It's just that I see parallel_invoke building a tree from as few as 3 arguments (although it also does pass along several arguments at once for recursive task creation), while task_list is unbounded but makes no attempt to facilitate work distribution, and it didn't even provide for spawning in the correct order for local depth-first execution, which partitioners might use if offer_work() were to return a task instead of spawning it individually (no, I didn't try that myself). Of course task_list itself should never be modified in that way, because that would sabotage existing code that somehow filled it with exponential amounts of work, but it would still be nice to have another efficient way to distribute lots of tasks with similar amounts of work, I thought.

Are you saying that a simple parallel_do(), without feeder use, or other potential uses, would derive negligible benefit from this, even with something like 63 workers to keep busy, otherwise all attacking each other as well as the master like piranhas in a feeding frenzy? It's not as if those tasks would not all be allocated from the master thread, either, unless parallel_do() were adapted to dole out multiple elements per spawned task like in the implementation of parallel_invoke(). But would the latter be the only possible improvement because returning nonlocal allocations would allegedly undo any benefit from more efficient work distribution?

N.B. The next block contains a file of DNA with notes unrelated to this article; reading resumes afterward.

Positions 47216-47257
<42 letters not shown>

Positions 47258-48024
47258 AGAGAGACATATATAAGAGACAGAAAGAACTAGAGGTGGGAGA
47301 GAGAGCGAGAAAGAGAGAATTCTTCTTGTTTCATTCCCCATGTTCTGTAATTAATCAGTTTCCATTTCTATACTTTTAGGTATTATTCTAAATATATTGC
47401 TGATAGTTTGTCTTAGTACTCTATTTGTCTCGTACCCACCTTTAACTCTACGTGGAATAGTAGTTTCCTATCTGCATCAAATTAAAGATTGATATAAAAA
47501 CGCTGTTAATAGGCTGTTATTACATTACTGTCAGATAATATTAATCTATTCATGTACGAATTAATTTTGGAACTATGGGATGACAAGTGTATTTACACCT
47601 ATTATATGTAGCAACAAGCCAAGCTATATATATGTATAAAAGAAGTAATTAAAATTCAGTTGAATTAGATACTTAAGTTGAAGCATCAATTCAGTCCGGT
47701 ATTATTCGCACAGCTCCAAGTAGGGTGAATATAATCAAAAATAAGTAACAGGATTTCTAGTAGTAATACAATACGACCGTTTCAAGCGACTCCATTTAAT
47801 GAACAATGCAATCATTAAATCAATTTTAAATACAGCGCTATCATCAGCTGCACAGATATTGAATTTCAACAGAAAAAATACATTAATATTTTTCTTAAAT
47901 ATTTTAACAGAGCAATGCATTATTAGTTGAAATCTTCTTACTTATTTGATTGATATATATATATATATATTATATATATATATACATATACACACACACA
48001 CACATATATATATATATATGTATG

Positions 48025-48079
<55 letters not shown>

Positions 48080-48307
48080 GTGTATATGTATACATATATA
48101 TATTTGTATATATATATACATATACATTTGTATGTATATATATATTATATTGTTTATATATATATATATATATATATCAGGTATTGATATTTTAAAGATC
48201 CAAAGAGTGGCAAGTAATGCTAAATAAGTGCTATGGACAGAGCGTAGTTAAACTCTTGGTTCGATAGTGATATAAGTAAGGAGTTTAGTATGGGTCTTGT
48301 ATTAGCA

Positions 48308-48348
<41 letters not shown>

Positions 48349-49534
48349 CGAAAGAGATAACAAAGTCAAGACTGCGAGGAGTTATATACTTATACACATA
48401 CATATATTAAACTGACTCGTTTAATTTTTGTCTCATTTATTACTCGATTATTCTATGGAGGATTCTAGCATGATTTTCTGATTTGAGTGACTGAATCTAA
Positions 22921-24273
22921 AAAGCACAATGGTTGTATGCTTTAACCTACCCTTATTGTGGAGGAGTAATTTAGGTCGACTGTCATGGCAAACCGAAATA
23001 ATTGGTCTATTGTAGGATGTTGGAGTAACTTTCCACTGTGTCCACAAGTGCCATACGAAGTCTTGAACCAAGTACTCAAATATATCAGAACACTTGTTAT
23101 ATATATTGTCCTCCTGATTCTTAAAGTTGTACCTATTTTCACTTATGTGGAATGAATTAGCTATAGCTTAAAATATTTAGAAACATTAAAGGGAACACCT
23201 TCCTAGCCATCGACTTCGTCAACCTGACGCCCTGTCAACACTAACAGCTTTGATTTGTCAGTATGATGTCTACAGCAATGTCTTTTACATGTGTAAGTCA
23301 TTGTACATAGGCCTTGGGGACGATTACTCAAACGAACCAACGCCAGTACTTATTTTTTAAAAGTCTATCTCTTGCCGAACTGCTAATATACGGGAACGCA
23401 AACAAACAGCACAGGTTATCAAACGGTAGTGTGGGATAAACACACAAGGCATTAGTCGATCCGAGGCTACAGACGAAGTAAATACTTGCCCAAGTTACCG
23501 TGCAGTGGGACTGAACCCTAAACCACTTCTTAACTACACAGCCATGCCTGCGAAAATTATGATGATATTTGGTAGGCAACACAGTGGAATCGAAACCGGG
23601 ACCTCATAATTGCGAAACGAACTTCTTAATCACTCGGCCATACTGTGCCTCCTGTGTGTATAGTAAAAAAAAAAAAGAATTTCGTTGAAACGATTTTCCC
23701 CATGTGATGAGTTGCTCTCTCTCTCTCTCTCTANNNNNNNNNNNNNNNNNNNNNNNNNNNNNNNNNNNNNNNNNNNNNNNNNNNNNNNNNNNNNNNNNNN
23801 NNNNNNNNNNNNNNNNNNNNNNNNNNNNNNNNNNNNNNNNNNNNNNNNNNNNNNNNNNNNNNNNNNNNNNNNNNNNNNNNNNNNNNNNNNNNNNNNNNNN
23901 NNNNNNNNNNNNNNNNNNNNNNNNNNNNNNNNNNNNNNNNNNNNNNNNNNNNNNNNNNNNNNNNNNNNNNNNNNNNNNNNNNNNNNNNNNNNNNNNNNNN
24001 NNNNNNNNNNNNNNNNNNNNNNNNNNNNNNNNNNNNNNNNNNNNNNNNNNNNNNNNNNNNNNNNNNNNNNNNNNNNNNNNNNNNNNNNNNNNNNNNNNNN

Anyway, as this forum thread suggests, there are going to be those who want to put lots of tasks in a task_list, and the documentation does not dissuade them from such an attempt, so at least they can now potentially find and use the code from my little experiment above (as long as task_list::push_front() gets added), but I'll leave it as it is instead of letting that deque be managed automatically (using dependencies).

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Black Belt